“Cabaret:” An Entertaining and Timely Return to Musical Theater

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Image Courtesy of Wikimedia Commons

Elijah Root-Sanchez
Staff Writer

UCSB Theater and Dance is currently putting on their rendition of the critically acclaimed musical Cabaret. They are having showings of this must-see production until June 3 in the Performing Arts Theater.

Cabaret follows Cliff, a young American writer trying to find inspiration in Berlin for his novel. Cliff finds himself in the Kit Kat Klub, a place where people bend the rules on gender and sexuality. There he meets Sally Bowles, a talented Cabaret performer. The show is managed by an over-the-top Masters of Ceremony called “the Emcee,” an extremely eccentric narrator to the show.

The show is energetic, funny, and purely sexual as it takes place in a club. Unfortunately, however, the fun cannot last forever. Many of the characters are ignorant of the emerging political climate, blind to the many signs of an emerging Nazi Party.

By the act one finale, it is clear that the Nazis have arrived and are a force to be reckoned with. The act ends with a song filled with bigoted rhetoric, swastika armbands, and Nazi salutes. From this point on in the show, the mood drastically changes, reflecting the cruel existence of Nazi Germany. The show has a strong message against hesitation, reminding audiences of the consequences of allowing hatred and bigotry to develop on a mass scale.

The UCSB Theater Department has stellar actors, and Cabaret was no exception. The leads of the show were Kody Siemensma as the Emcee, Cordelia Watson as Sally Bowles, and Cooper Bruhns as Cliff Bradshaw. Each of these actors provided phenomenal performances, perfectly encapsulating both the excitement of Berlin’s nightlife and the fear of the rising Nazi Party.

Cabaret’s music is mostly up-tempo and very sensual, containing lots of moans and screeches written into the music itself. Highlight performances included Jeremy Scharf as Herr Schultz, Kerry Jacinto as Fraulein Schneider, and Olivia Nathan as Fraulein Kost. Scharf and Jacinto shared bitter-sweet harmonies in the song “It Couldn’t Please Me More,” a romantic and comedic duet centered around the gift of a pineapple.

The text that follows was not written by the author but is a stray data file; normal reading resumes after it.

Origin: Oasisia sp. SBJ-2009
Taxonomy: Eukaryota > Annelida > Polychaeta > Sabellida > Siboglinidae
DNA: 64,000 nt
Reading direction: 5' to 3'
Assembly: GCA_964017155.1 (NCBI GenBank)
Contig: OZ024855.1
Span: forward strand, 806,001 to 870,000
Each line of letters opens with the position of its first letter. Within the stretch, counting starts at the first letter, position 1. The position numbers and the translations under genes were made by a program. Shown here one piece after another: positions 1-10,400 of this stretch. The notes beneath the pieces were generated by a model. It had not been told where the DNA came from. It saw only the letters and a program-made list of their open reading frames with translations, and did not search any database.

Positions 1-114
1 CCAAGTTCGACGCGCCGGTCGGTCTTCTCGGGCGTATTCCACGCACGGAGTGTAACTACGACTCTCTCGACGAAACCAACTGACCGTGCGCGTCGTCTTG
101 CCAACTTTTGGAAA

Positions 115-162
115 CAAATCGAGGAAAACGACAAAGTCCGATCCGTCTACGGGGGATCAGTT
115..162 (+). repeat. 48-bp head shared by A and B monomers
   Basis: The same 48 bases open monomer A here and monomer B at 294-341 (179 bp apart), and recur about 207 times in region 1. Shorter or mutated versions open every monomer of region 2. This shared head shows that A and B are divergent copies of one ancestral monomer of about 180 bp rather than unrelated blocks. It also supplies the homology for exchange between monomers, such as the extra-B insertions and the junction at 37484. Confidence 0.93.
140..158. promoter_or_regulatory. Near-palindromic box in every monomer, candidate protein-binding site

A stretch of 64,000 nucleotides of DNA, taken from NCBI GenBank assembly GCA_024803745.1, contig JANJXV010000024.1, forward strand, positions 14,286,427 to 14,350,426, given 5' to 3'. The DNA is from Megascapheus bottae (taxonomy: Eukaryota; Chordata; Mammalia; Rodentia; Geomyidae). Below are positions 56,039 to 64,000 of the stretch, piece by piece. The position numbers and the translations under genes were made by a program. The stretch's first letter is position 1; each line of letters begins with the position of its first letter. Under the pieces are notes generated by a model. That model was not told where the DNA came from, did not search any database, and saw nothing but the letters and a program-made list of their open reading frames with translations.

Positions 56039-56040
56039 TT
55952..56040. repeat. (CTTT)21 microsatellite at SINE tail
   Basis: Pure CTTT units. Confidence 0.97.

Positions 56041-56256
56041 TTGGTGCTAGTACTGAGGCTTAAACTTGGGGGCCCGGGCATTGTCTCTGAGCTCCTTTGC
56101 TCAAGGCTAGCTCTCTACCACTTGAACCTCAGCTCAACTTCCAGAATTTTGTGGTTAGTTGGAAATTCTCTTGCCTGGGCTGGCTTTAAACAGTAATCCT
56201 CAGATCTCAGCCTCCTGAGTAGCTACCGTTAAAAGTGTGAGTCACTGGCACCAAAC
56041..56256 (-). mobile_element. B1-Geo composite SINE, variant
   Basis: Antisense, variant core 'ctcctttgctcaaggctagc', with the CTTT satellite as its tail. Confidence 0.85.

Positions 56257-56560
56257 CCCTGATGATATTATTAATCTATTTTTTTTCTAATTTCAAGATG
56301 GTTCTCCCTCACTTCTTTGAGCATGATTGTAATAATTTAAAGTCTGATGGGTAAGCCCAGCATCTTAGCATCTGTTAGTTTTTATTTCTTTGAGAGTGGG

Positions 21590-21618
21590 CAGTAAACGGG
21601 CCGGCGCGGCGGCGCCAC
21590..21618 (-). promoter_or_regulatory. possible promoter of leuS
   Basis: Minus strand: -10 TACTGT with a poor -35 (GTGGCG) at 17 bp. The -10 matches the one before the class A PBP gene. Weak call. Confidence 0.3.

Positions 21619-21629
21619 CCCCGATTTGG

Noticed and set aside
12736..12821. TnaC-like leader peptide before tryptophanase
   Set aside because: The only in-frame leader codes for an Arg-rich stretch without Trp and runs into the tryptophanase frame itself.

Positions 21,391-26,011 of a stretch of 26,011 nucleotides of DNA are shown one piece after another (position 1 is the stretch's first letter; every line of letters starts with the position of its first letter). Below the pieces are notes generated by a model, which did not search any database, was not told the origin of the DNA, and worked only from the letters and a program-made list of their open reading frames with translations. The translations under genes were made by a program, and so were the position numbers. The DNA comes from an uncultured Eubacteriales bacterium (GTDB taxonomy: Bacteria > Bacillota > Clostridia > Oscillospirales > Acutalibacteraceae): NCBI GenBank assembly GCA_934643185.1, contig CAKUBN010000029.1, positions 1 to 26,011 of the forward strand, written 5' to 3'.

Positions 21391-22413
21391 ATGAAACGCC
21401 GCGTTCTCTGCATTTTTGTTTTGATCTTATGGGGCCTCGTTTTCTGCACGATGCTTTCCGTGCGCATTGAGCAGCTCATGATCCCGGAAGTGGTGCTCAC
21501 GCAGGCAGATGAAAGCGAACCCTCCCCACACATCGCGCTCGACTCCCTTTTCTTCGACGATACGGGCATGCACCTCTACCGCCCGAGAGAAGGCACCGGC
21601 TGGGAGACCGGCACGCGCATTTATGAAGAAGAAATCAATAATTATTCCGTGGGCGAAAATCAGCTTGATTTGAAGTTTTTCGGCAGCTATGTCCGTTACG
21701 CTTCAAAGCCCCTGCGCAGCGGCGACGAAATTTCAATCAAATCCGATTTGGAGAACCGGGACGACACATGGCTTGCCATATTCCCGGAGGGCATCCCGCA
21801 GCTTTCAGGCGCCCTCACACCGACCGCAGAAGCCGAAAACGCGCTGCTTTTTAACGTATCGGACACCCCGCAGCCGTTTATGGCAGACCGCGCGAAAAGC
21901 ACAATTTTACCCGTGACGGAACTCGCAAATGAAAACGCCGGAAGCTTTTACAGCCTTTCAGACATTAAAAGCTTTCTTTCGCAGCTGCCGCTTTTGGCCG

Olivia Nathan’s vocals were also impressive in the song “Tomorrow Belongs to Me.” This is the turning point of the show, transitioning from fun and upbeat to a cold, sullen Nazi Germany.

Christina McCarthy’s fun and erotic choreography exceeded expectations. The dancers were on the floor in revealing clothing, spreading their legs or bending over with their backs toward the audience. Another highlight of the dancing was the aerial work done from the trapeze swings.

When the tone of the show flipped, so did the choreography. It went from sensual and free to rigid and exact. Everyone moved in a synchronized line — enacting Nazi salutes and kicklines — reflecting a totalitarian Nazi Germany.

The way Greg Mitchell, the set designer, arranged the set was very intimate. The stage itself poked out into the audience. Sometimes cast members would travel through the audience, and often the ensemble would talk to the audience members. The blurred line between where the audience ended and the story began created a very personal setting that made the audience feel part of the story.

The sound design of the show was interesting because the producers decided to hang microphones from the grid above, strategically placing actors below the grid to pick up their dialogue or singing. However, there were still occasions when I could not hear what the actors were saying. Sound design is difficult to perfect for a musical theater production, but as UCSB Theater and Dance does more musicals, it will likely improve.

Unfortunately, the Theater and Dance Department is very inexperienced in putting on musicals. In fact, it has been so long since they have put on a musical that nobody in the Theater and Dance Department or in Davidson Library could give the exact date of their last musical.

However, a pleasantly surprising part of the show was the lighting design. Designed by Andrew Schmedake, the lighting perfectly reflected the tone of the show. Whether it was through bright pinks to highlight the erotic nature of the scene or through deep reds to emphasize the intensity of Nazi Germany, Schmedake perfectly captured the feeling of every situation.

The show is fun and entertaining, but it also has a very important message: People must not hesitate to act when facing injustice. Thus, UCSB’s Cabaret is a show for everyone, not only theater-lovers. It is so successful that it would be a shame if it were the last UCSB Theater and Dance musical for another long time.